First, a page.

In previous posts I have touched on the theme of subjective reality. One of my more popular posts is “The Truth Will Not Set You Free.” The suggestion is similar here: question thinking. Evaluate it. Step outside of thought, look at it objectively and with an inquisitive mind, and evaluate it. Could all of these learned and insightful people, some of whom developed theories around projection, others who use the theories to assist others to increase happiness, have been wrong? Isn’t it possible or perhaps likely that what one sees is affected by their unconscious, by their experience, by their history? As such, how is projection affecting your vision?

To approach this differently, it is not being suggested that one simply cease having confidance in every thought and question everything. Nothing would get done. Automatic thinking serves the human race well. It helps discern between dangerous and benign situations. It allows for much more productivity. It eases living immensely. To be without it would be to become infantile.

Always functioning and trusting thinking, nevertheless, has its costs.

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The Science Of Lucid Dreaming

via LifesLittleMysteries.com

A lucid dream occurs when the dreamer is aware of the events happening during the dream. Studies suggest that a person can learn to lucid dream by some simple steps outlined in this video. Lucid dreams are strongly associated with REM sleep. REM sleep is more abundant just before being awake. Other ways to practice are to keep a dream journal or practice reality checks like turning on a light switch.

Top 10 Amazing Facts About Dreams

via Listverse

dreams-max10241_250pxThis afternoon I had a (very rare) nap. During that nap I had a lucid dream (most of which I no longer remember). As I was waking up, I was thinking about my dream and thought that it would be a great idea to write a list about dreams for the site. So, here are the top 10 amazing facts about dreams.

• 10. Blind People Dream

People who become blind after birth can see images in their dreams. People who are born blind do not see any images, but have dreams equally vivid involving their other senses of sound, smell, touch and emotion. It is hard for a seeing person to imagine, but the body’s need for sleep is so strong that it is able to handle virtually all physical situations to make it happen.

• 9. You Forget 90% of your Dreams

Within 5 minutes of waking, half of your dream if forgotten. Within 10, 90% is gone. The famous poet, Samuel Taylor Coleridge, woke one morning having had a fantastic dream (likely opium induced) – he put pen to paper and began to describe his “vision in a dream” in what has become one of English’s most famous poems: Kubla Khan. dream-mirror-dreams-can-come-true-31082814-900-900_300pxPart way through (54 lines in fact) he was interrupted by a “Person from Porlock“. Coleridge returned to his poem but could not remember the rest of his dream. The poem was never completed.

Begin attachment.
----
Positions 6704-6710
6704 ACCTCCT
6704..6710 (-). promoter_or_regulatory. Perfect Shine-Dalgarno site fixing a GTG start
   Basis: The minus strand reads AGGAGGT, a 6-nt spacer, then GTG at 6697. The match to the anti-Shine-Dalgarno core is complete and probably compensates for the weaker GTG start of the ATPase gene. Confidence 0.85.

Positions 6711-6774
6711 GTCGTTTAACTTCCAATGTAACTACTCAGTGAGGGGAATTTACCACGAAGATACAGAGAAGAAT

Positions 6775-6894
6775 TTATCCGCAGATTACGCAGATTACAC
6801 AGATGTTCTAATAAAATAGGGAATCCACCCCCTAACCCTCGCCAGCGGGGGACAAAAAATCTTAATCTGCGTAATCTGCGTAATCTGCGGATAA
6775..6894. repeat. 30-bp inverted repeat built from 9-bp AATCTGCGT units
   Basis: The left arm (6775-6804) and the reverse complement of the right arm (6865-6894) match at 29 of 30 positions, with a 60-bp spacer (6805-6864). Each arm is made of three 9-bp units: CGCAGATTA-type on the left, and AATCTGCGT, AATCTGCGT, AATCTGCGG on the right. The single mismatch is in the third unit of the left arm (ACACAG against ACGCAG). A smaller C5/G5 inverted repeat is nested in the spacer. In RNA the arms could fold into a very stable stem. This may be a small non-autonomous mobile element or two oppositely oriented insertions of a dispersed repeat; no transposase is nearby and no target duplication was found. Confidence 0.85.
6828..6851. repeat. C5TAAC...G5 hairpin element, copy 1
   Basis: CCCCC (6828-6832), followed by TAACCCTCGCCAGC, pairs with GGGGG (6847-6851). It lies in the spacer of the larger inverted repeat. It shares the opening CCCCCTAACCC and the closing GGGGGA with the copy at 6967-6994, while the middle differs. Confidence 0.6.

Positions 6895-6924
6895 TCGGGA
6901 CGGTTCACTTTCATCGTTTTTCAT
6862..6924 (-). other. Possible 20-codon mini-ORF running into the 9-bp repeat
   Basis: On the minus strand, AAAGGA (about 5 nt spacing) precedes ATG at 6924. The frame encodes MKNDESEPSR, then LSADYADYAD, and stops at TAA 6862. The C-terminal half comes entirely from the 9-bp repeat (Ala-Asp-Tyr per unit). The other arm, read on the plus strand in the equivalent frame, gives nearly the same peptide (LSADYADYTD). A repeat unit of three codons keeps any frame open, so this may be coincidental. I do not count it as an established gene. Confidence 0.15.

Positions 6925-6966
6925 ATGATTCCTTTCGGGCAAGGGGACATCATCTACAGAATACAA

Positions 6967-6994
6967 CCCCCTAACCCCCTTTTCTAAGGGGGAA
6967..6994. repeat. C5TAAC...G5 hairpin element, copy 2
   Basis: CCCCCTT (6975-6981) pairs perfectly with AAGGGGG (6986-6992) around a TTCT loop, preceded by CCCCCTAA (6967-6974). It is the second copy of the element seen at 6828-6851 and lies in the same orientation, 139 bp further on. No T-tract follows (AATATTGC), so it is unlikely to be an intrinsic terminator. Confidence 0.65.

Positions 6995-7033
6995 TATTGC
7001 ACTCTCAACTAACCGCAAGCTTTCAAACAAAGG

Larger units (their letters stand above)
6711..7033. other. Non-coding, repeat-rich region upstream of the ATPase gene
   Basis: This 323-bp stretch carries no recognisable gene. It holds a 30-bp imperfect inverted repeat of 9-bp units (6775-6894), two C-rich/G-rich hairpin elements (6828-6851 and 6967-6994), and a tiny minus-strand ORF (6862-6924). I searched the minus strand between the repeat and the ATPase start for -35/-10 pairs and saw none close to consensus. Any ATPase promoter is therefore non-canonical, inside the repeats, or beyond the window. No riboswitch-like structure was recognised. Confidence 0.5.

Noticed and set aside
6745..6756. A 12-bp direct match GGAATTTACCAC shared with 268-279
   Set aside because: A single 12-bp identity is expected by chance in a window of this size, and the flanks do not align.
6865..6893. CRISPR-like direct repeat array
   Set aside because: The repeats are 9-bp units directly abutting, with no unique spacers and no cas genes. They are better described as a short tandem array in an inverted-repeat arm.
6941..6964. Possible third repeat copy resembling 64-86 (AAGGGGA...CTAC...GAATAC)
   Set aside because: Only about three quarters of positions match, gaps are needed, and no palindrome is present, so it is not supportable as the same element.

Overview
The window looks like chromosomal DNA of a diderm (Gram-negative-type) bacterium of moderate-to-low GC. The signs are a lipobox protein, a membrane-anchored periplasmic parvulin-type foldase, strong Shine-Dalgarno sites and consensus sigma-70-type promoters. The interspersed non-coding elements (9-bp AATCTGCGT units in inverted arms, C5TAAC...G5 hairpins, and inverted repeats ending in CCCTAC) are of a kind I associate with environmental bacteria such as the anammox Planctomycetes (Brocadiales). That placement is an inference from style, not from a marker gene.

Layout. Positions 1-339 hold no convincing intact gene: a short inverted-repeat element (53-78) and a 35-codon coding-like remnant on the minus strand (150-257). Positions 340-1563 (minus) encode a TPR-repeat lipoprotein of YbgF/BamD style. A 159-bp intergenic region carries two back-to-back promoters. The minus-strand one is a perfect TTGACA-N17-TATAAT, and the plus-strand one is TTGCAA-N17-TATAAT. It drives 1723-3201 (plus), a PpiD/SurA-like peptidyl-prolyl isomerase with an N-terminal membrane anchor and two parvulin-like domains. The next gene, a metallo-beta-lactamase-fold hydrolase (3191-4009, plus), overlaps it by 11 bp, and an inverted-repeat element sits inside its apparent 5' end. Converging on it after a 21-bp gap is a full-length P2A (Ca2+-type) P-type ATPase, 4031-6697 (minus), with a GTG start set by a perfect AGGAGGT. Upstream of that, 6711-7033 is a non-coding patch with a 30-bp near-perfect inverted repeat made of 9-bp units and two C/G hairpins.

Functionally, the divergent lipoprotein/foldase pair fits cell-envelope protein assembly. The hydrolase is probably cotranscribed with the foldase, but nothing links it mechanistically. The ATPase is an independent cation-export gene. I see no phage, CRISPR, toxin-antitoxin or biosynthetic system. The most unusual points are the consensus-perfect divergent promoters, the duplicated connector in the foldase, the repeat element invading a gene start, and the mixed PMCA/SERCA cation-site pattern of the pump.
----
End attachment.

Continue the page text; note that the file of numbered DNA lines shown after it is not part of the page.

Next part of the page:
In Xanadu did Kubla Khan
A stately pleasure-dome decree:
Where Alph, the sacred river, ran
Through caverns measureless to man
Down to a sunless sea.
[…]

Curiously, Robert Louis Stevenson came up with the story of Doctor Jeckyll and Mr. Hyde whilst he was dreaming. Wikipedia has more on that here. Mary Shelley’s Frankenstein was also the brainchild of a dream.

• 8. Everybody Dreams

Every human being dreams (except in cases of extreme psychological disorder) but men and women have different dreams and different physical reactions. Men tend to dream more about other men, while women tend to dream equally about men and women. In addition, both men and women experience sexually related physical reactions to their dreams regardless of whether the dream is sexual in nature; males experience erections and females experience increased vaginal blood flow.

• 7. Dreams Prevent Psychosis

17paddedcelljune5-tm_250pxIn a recent sleep study, students who were awakened at the beginning of each dream, but still allowed their 8 hours of sleep, all experienced difficulty in concentration, irritability, hallucinations, and signs of psychosis after only 3 days. When finally allowed their REM sleep the student’s brains made up for lost time by greatly increasing the percentage of sleep spent in the REM stage. [Source

• 6. We Only Dream of What We Know

Our dreams are frequently full of strangers who play out certain parts – did you know that your mind is not inventing those faces – they are real faces of real people that you have seen during your life but may not know or remember? The evil killer in your latest dream may be the guy who pumped petrol in to your Dad’s car when you were just a little kid. We have all seen hundreds of thousands of faces through our lives, so we have an endless supply of characters for our brain to utilize during our dreams.